Nebraska passes dismemberment abortion ban
The Nebraska legislature on Thursday passed a ban on dilation and evacuation (D&E) abortions in the state, a move hailed by the Nebraska Catholic Conference.
“Life has won today in Nebraska. By ending dismemberment abortion, our state has demonstrated and reaffirmed its deep respect for the human dignity of preborn children and their mothers,” said Marion Miner, Associate Director for Pro-Life and Family at the Nebraska Catholic Conference, on Aug. 13.
“Passing LB814 will again establish Nebraska as a national leader in the cause for life. We are committed to affirming the humanity of every single life and making every form of abortion unthinkable.”
D&E abortions, commonly known as dismemberment abortions, are typically done in the second trimester of pregnancy and result in the dismemberment of an unborn child.
State Sen. Suzanne Geist (District 25-Lincoln) introduced LB814 in January. Twenty-one state senators joined the legislation as co-sponsors upon its introduction, with another four joining later.
The measure passed its first vote in Nebraska’s unicameral legislature on August 5 by a 34-9 vote. Multiple senators attempted to filibuster the bill at that point, but the bill earned the 33 votes necessary to break the filibuster as Geist moved to invoke cloture.
The bill specifically bans the use of clamps, forceps or similar instruments in abortion procedures.
On Aug. 13, the final vote stood at 33-8. State Sen. Carol Blood (3-Bellevue) abstained from voting after saying she had concerns that the ban would not apply if suction is used to remove pieces of a fetus, and nor would it apply if the fetus was killed before being removed, a process that Blood called equally horrific, according to the Omaha World-Herald.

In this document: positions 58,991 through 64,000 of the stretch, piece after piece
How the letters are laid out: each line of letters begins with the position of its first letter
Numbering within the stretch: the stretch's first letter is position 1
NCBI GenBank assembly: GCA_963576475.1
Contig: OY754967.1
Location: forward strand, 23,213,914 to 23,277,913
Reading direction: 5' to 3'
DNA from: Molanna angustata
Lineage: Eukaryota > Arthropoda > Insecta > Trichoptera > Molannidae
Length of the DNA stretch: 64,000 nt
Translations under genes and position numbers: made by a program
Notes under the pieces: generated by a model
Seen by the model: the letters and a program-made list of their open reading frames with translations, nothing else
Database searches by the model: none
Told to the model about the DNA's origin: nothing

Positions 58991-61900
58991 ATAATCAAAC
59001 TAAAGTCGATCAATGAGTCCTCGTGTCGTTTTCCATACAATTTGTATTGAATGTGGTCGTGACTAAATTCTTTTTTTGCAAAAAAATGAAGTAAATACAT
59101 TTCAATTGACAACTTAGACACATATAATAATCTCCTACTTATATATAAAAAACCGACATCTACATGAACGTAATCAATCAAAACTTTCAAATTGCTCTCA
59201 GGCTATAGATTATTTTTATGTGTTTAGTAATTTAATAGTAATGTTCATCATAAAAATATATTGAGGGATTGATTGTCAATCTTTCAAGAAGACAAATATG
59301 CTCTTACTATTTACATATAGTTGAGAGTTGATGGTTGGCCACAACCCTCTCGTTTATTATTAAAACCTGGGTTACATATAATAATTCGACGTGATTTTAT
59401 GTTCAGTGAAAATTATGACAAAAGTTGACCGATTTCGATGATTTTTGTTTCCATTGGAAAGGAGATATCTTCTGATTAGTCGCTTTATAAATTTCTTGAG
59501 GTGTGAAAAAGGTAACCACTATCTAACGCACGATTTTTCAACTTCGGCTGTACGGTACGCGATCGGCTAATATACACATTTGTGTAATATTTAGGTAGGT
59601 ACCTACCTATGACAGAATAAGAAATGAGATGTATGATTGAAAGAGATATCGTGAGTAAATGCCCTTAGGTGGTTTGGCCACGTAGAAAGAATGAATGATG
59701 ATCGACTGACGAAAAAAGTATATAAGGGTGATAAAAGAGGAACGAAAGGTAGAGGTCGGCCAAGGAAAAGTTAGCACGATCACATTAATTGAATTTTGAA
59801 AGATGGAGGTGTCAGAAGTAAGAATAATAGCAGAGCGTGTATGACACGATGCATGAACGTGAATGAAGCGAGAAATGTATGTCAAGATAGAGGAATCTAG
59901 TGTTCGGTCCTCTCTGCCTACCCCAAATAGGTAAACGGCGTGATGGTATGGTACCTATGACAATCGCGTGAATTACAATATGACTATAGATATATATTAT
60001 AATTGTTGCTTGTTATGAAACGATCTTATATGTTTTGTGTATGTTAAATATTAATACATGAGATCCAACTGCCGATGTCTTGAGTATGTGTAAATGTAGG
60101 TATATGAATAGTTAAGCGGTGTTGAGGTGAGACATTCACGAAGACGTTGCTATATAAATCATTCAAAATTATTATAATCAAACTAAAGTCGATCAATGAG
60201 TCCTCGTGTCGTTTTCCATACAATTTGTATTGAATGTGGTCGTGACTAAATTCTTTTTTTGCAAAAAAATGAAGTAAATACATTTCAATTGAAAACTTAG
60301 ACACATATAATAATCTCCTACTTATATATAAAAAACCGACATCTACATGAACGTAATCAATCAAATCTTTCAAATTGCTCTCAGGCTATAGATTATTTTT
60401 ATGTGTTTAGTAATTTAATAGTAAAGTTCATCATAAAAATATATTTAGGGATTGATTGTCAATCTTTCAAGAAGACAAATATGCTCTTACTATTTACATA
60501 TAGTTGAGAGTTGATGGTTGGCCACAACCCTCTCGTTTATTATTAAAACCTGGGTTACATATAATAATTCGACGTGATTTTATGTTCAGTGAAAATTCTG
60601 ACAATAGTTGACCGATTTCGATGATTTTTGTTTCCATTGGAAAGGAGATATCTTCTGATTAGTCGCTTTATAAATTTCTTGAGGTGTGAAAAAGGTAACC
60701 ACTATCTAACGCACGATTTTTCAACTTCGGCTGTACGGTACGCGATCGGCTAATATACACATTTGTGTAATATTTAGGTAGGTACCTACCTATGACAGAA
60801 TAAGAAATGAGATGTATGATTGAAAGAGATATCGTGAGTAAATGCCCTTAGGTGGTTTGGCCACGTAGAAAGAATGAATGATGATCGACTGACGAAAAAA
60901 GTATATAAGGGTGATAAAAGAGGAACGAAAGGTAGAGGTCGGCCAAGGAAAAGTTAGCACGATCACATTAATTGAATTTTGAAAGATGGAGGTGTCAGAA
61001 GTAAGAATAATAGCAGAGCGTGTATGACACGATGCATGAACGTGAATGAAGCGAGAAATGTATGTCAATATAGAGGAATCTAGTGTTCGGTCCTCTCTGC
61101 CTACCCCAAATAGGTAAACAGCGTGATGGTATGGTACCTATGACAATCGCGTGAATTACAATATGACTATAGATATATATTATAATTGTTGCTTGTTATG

The bill now goes to the desk of Gov. Pete Ricketts, who supports the ban, to be signed into law.
According to the pro-abortion Guttmacher Institute, to date 11 states have passed bans on dilation and evacuation abortions, though because of courts blocking the measures, the bans in two states, Mississippi and West Virginia, are currently in effect, and an appeals court recently ruled to allow Arkansas’ ban to come into effect on Aug. 28.
Opponents of the Nebraska bill have maintained that courts will deem the legislation unconstitutional under Roe v Wade.
Nebraska Attorney General Doug Peterson recentlyreleased an opinion,at the request of State Sen. Ernie Chambers, concluding that LB814 is “likely constitutional” because it “does not appear that it will impose a substantial obstacle on abortion access in Nebraska.”
The U.S. Court of Appeals for the Eighth Circuit ruled last Friday to reinstate the 2017 Arkansas laws. They can take effect August 28, although they may still face legal challenge.
The laws include a ban on abortions based solely on the sex of the baby, and two regulations on the preservation and disposal of tissue from aborted babies, as well as legislation prohibiting D&E abortions.
A district judge had blocked the rules following a legal challenge from the ACLU and the Center for Reproductive Rights on behalf of a local abortion doctor.
A federal judge during July 2019 blocked Indiana’s D&E ban from taking effect.
In 2010, Nebraska became the first state to ban abortions after the 20th week of pregnancy, citing evidence that unborn children feel pain.